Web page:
David rolled his eyes when I said he needed to write it all down for me, but my gosh, it's so easy to forget something when you've got that many things to orchestrate. One of us was forever quizzing the other: "Wait, has he had his antibiotic/singulair/albuterol yet tonight?" or "Ooops, I forgot the flo-vent. Can you run downstairs and get it?" And admittedly, I am terrible about taking medicine myself. About the only time in my life I've been good about remembering to take my own medicine on the appropriate schedule was when I was pregnant and my potent anti-nausea Zofran pills were the only thing standing between me and, well, me not standing.

William, to his credit, has been a champ during this entire time. He has willingly taken his medicine, in whatever form or fashion, nearly every single time without a fuss. A couple of times, he's started to get really wiggly after the third or fourth inhalation session ("I didn't inhale!"). But for the most part, he's been such a trooper. I felt guilty about inflicting so much medicine on him last week, despite the fact that it was for his own good, so I bought him a couple of new wooden puzzles. He loves carrying the pieces around and depositing them in strange new places. Hey, if it makes him happy...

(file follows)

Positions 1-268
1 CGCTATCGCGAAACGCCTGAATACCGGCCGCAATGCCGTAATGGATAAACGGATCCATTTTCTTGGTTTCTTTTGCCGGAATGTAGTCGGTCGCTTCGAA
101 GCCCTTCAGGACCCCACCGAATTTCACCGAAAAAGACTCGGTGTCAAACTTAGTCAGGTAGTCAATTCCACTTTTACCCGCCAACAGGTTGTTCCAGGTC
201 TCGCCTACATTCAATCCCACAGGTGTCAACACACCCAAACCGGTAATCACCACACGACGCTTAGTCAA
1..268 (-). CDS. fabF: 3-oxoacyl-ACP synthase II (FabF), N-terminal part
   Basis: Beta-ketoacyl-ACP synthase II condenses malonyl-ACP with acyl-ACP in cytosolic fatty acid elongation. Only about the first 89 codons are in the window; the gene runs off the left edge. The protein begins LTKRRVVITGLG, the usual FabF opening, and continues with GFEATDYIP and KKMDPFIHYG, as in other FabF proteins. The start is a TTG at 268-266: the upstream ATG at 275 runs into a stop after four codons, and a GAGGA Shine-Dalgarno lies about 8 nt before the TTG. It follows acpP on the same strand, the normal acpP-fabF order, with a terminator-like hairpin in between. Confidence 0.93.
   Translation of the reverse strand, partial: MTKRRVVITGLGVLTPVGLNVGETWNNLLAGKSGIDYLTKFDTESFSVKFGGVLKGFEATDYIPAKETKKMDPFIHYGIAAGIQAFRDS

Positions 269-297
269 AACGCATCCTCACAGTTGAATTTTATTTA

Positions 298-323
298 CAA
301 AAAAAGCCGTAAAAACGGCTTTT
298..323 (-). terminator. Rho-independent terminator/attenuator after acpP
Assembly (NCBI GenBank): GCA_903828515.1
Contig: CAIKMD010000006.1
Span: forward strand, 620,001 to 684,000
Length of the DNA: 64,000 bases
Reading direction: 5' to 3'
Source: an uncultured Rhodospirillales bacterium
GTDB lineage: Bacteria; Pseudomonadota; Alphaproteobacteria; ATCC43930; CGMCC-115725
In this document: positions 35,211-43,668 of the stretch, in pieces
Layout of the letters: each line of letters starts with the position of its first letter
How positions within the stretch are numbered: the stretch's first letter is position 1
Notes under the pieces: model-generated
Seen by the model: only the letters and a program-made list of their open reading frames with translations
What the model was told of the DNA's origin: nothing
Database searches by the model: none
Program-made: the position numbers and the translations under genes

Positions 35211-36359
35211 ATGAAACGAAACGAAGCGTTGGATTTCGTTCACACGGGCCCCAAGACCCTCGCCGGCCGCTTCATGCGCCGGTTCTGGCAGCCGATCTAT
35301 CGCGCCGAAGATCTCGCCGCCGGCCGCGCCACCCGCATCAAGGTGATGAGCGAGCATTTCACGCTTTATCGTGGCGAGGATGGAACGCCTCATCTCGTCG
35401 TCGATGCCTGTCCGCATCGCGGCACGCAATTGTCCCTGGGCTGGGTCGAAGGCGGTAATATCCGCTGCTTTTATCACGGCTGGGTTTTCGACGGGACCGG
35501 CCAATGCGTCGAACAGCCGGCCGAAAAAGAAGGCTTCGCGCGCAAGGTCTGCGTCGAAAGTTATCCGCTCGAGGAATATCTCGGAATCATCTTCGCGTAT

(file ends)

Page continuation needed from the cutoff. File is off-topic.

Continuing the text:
Thursday, August 23, 2007

Read to me

An Associated Press article in the Tennessean yesterday announced that one in four adults in the United States didn't read a single book last year. And of the adults who did read a book last year, most only read four or five, total.

Man, that made me really sad. Both on a personal level--I love to read so much and can't imagine not doing it--and on a larger, societal level--how are people learning? I know, I know, I have friends who don't read much. Too busy, not interested, other hobbies and interests, etc. etc. I guess I so frequently have my nose buried in a book that I just can't imagine going months on end without even picking up a book, let alone finishing one and sighing with a big round "ahhhh." Reading has always been my first hobby. You know how it is when you love, say, a movie so much that you can't imagine how anyone could not also love it? It's sort of like that with me and reading. I can't not read. I read the backs of cereal boxes. I read toothpaste tubes. I have to read the paper if I'm eating my cereal at the breakfast table. It's just what I do.